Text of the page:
Montgolfiere Weekly

An exploration of culture in its many forms


September 2021

A conversation with Stuart Kinmond

Please could you tell us a bit about yourself?

I live and work as an artist in Ottawa. I am originally from Montreal, where I trained to be an architect. I worked for 25 years as an architect in Montreal, Yellowknife and Ottawa.

What sorts of buildings did you design?

In my final year at McGill School of Architecture, I worked with a community in St. Henri in Montreal that was fighting the proposed demolition of a part of their neighbourhood to allow for the construction of a new exit from the highway. We proposed alternatives to the city, including the construction of in-fill housing. The exit was relocated and the proposal for in-fill was accepted. Together with my visiting professor, Ray Affleck of a firm called Arcop Associates, we designed and built 15 small units on vacant lots. It was the first in-fill public housing built in Montreal. The buildings are still there between Atwater and rue Lacasse.

I had always wanted to live in the north, so a few years later I moved to the Northwest Territories. At first I worked for the government on school projects, but I was managing architects rather than being an architect, which is what I wanted to do. Also, I felt that I was on the wrong side of the fence at a time when young native leaders were demanding more power from Ottawa. I left the government and then worked for the Dene, designing many houses, two community centres and band offices in the Mackenzie Valley. Continue reading “A conversation with Stuart Kinmond”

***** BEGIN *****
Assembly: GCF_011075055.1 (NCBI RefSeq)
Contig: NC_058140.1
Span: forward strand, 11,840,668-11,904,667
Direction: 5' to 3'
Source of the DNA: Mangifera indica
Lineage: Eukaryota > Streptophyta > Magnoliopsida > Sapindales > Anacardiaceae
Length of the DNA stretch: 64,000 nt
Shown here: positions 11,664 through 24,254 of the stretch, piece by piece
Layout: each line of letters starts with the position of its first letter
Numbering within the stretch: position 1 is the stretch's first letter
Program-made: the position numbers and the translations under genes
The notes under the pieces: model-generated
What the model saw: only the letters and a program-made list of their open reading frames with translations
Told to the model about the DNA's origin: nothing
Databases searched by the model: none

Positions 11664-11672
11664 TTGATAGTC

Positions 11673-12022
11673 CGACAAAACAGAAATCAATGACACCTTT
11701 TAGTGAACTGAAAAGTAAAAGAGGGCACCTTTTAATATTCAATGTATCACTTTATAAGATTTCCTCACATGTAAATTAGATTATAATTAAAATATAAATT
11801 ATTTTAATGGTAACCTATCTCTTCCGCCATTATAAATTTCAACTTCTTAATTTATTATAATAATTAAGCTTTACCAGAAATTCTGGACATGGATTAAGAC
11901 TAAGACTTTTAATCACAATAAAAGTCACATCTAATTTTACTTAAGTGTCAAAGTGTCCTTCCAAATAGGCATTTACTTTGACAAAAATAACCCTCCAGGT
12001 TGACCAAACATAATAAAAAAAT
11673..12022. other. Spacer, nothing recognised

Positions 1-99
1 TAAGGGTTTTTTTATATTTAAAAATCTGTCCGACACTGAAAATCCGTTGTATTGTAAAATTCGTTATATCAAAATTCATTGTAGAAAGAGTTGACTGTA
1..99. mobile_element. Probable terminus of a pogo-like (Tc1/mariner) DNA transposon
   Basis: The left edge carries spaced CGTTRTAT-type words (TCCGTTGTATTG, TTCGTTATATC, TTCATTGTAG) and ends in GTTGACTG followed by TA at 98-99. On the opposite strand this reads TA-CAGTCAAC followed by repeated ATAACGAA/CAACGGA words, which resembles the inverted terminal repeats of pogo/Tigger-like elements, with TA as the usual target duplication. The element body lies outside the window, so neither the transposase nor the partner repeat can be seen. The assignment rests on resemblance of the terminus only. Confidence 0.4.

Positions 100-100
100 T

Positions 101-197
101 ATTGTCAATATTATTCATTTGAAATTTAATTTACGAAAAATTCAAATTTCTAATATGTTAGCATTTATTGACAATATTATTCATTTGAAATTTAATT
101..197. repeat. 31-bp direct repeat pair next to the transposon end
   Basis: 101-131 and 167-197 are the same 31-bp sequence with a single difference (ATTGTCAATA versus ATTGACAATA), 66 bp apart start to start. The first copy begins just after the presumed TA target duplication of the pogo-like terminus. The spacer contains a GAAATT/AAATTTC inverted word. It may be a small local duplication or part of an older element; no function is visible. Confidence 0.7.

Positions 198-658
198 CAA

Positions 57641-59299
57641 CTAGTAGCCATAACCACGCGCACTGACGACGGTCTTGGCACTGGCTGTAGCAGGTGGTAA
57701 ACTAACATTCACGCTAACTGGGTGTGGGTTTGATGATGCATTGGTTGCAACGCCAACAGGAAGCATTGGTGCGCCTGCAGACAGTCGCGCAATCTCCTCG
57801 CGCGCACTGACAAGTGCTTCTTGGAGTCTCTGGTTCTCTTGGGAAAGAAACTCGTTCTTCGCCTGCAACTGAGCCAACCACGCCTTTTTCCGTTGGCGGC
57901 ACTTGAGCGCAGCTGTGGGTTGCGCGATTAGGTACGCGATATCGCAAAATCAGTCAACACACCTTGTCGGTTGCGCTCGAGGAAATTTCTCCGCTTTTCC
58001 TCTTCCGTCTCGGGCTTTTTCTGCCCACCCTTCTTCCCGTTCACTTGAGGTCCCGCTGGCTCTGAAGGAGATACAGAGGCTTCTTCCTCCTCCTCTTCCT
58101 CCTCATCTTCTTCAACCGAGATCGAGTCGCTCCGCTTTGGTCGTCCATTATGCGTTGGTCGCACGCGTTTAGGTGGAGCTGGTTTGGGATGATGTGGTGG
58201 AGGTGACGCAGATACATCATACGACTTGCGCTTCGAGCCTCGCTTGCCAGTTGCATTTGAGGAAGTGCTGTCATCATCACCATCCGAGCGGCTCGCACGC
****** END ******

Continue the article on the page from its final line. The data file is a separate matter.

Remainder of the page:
A conversation with Sarah Goodey

Please could you tell us a bit about yourself and your photography?

I have always taken pictures. I consider myself an artist who uses photography in her work. I mainly use analogue or film cameras, though I do have a high-quality digital camera on my phone. I also make cyanotypes, which involves placing objects like leaves or buttons directly onto using sun-sensitive paper and exposing them to light to make a contact print. Continue reading “A conversation with Sarah Goodey”

A conversation about The Museum of Possibilities with Barbara Sibbald

Barbara Sibbald’s collection of short stories, The Museum of Possibilities, was published by The Porcupine’s Quill Press

First, I should declare that Barbara Sibbald is a friend, a colleague and a contributor to this blog. Second, like one of her characters who is reading a short story in “Things We Hold Dear,” “I usually don’t read short stories. I like a longer relationship with my fictional company.” In spite of my usual preference for a more lengthy narrative, I found the stories in The Museum of Possibilities highly entertaining, being tightly constructed and inventive, and featuring unsparing observation of the human condition in its mundane failures, though these are recounted with a dark and witty relish. Continue reading “A conversation about The Museum of Possibilities with Barbara Sibbald”

A conversation with Astri Prugger

Please would you tell us a bit about yourself and your business?

My name is Astri Prugger and I’m from Saskatoon, Saskatchewan. My mother is from Norway and my father from Austria. Having that background has always been important to me. The cultures of these two countries have influenced much of my life. I always liked to draw and used to draw pictures of girls with different kinds of clothes for my friends. I suppose that I have been doing custom drawing since I was ten. I hadn’t intended to be a fashion designer. I had wanted to be a ballet dancer and my teachers wanted me to audition for the National Ballet, but my parents didn’t want me to move so far away. Continue reading “A conversation with Astri Prugger”

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